Group Photo - Great Park Announcement - COVER

National Team players, SOCAL Water Polo members, local leaders at National Training Center’s announcement. Photo Courtesy: USAWP

But I’ll also point out Mr. Hojreh was a club coach; he was never an employee of USA Water Polo. He was a member of USA Water Polo along with 3,000+ other coaches. The firm is also suing the Anaheim School District, the Irvine School District and his club. There are a lot of strands to this that it’s going to take some time to sort it through.

Again, the allegations are sickening, so I’m eager for the process to move through so that justice may be done.

– The case that appears to have moment at this time is the civil suit by Morgan Stewart and his firm Manly, Stewart & Finaldi. What I’ve heard is that the criminal suit is not progressing. The burden of proof for a civil suit is different than for a criminal one—and typically a conviction in criminal case is the catalyst for results in a civil one.

I think we dealt with this appropriately and promptly. And I think will be shown to be the facts.

A lot of the publicity about [this case] has been disappointing mainly because there have been many incorrect facts and inaccuracies in it. That’s disappointing and frustrating to see.

Again, it’s going to be a process and it’s going to take some time but if I were an attorney I would guess that the civil suit will not be able to go forward meaningfully until the criminal case does, and the pandemic has had an impact on the courts schedules and what they’re doing. So, this will take a while to move through the judicial system.

– A point of the lawsuit and the petition is that you and  your organization should have taken action against Hojreh earlier than you did.

I don’t want to get into the details of that other than to say we had no allegations of sexual abuse or misconduct from Bahram Hojreh prior to the US Center for SafeSport in January 2018 informing that he was a defendant. Two months later, the Los Alamitos Police Department arrested him. Up to that, there were no allegations.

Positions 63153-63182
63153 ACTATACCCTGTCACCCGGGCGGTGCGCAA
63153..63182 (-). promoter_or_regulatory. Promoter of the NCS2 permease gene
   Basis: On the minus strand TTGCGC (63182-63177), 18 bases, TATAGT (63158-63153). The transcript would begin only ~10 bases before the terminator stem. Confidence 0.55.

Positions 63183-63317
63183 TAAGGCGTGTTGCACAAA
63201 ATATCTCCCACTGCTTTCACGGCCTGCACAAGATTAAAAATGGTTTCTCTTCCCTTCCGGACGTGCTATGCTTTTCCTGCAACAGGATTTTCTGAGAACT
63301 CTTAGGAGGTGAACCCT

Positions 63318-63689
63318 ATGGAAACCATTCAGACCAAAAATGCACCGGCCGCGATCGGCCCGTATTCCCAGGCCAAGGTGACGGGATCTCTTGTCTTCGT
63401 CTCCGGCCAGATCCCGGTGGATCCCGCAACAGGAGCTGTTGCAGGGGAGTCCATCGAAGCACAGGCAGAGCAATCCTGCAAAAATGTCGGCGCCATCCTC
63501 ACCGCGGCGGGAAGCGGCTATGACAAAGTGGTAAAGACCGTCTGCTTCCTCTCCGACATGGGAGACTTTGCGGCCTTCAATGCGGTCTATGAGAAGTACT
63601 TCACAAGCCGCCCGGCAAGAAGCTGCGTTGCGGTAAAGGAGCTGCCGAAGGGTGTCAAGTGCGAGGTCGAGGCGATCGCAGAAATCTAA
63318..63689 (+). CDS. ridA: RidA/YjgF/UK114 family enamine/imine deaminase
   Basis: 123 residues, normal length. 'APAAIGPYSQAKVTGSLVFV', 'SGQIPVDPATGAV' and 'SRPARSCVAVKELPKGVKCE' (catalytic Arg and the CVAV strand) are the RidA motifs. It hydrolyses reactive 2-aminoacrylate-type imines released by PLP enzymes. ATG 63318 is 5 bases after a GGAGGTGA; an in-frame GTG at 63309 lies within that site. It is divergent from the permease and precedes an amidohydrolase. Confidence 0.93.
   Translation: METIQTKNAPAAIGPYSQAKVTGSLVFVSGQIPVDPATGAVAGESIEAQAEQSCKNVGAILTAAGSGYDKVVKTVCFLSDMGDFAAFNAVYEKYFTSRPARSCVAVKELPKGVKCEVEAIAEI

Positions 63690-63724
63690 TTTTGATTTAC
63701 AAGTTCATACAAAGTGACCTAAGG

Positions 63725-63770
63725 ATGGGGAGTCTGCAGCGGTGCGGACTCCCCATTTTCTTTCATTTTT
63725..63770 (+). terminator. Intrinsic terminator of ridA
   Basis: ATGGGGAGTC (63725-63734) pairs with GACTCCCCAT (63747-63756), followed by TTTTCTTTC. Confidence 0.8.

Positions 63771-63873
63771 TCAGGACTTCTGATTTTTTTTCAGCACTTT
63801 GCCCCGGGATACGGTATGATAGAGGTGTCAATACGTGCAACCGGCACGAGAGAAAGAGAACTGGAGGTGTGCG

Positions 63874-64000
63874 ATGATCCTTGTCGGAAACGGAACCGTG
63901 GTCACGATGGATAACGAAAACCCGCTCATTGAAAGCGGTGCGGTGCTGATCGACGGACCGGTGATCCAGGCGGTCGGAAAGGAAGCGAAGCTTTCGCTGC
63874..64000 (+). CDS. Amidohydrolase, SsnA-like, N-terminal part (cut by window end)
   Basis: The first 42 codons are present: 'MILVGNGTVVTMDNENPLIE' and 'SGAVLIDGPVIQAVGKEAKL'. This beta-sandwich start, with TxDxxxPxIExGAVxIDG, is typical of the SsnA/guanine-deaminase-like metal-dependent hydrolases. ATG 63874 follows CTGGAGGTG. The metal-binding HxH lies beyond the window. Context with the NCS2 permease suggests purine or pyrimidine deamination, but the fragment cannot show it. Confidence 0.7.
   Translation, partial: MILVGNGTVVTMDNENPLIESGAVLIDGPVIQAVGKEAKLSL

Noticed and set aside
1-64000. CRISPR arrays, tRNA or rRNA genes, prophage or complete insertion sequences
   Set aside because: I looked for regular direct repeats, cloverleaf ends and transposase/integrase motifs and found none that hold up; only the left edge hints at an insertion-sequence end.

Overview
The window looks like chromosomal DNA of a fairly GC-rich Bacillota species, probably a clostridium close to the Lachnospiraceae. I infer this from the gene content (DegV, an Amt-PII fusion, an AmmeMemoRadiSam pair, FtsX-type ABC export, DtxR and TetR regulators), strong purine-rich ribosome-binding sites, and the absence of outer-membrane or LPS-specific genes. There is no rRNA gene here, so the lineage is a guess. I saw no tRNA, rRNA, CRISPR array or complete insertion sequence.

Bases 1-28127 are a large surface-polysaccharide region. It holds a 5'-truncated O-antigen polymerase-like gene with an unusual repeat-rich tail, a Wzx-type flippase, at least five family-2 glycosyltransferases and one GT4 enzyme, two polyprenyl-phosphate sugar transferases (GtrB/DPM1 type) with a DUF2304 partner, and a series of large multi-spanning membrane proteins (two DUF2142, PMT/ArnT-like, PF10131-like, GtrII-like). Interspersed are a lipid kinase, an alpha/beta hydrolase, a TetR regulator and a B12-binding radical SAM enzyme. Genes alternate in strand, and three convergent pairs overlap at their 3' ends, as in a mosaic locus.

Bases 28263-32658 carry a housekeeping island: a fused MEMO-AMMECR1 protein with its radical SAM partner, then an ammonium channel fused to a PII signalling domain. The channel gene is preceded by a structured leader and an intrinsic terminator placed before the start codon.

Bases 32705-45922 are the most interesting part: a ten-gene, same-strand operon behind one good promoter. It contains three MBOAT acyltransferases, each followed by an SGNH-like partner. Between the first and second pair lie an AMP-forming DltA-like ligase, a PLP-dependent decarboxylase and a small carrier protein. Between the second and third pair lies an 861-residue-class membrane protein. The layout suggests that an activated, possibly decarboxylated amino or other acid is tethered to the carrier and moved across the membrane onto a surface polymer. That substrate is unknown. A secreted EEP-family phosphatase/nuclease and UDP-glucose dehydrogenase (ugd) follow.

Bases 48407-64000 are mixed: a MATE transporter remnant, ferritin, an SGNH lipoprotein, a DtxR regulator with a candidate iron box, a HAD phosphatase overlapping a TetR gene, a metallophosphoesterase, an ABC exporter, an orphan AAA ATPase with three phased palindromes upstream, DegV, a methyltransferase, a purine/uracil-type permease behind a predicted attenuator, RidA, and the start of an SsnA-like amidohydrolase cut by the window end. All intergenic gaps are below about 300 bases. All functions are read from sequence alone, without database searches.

There was grievance about getting too many red cards, there was a grievance about playing unrostered players—not about sexual abuse.

– At the same time in 2017  that some of the most serious allegations are coming to light against Mr. Hojreh, there’s this relatively new organization—the U.S. Center for SafeSport—coming on line to address the kind of abuse that he allegedly committed. How effective has the Center for SafeSport been, understanding the enormity of the Larry Nassar abuse scandal, which occurred right at the official birth of SafeSport.

The USA Gymnastics scandal is a wake-up call for everyone in the sports world. I think this is a problem that transcends sports; sadly, it’s across all aspects of society and it’s not just in the U.S.

[How was Larry Nassar able to abuse so many gymnasts for so long?]

Sadly, the first ones over the wall that try to address this are the one who end up with the toughest challenges. The Center for SafeSport is about education, reporting and remedies when things go wrong. I think that’s very important and that’s going to reduce sexual abuse in Olympic sports.

I’m proud to have voted for its creation.

It has a strong legal foundation given a mandate from Congress. It has legal immunity in its investigation of these cases. It was an initiative that was on the drawing board of the USOPC before it became independent in 2017, but it’s something that has been worked on in Olympic sports, recognizing that not all sports are expert in these matters and need resources.

As the USADA does drug compliance and doping, that model would make sense in [targeting] abuse. It’s a tremendous accomplishment that it’s up and running. I think it’s also somewhat misunderstood. When they choose to take exclusive jurisdiction over a case of abuse, they’re in. They do it, and everybody else stands aside and waits—and they have a policy of not commenting to the press—so what happens there is opaque until they come out with rulings.

Everybody’s getting used to that, but since these types of cases attract a lot of press, the Center sometimes may seem kind of invisible.

But the policies, the education and the reporting mechanisms they’re putting in place are effective and very important. One of the things that I’m really proud of for USA Water Polo is we were audited by them in 2019 and were one of the very few of only NGB to receive a 100% compliance rating from the center of that audit in our policies and procedures regarding sexual abuse.

The center is important and will make significant inroads into a scourge of our time. I hope that more people begin to fully understand its role. It’s a big investment that everyone in Olympic sport is making, and it’s hugely important for the safety of athletes and everyone in our sport.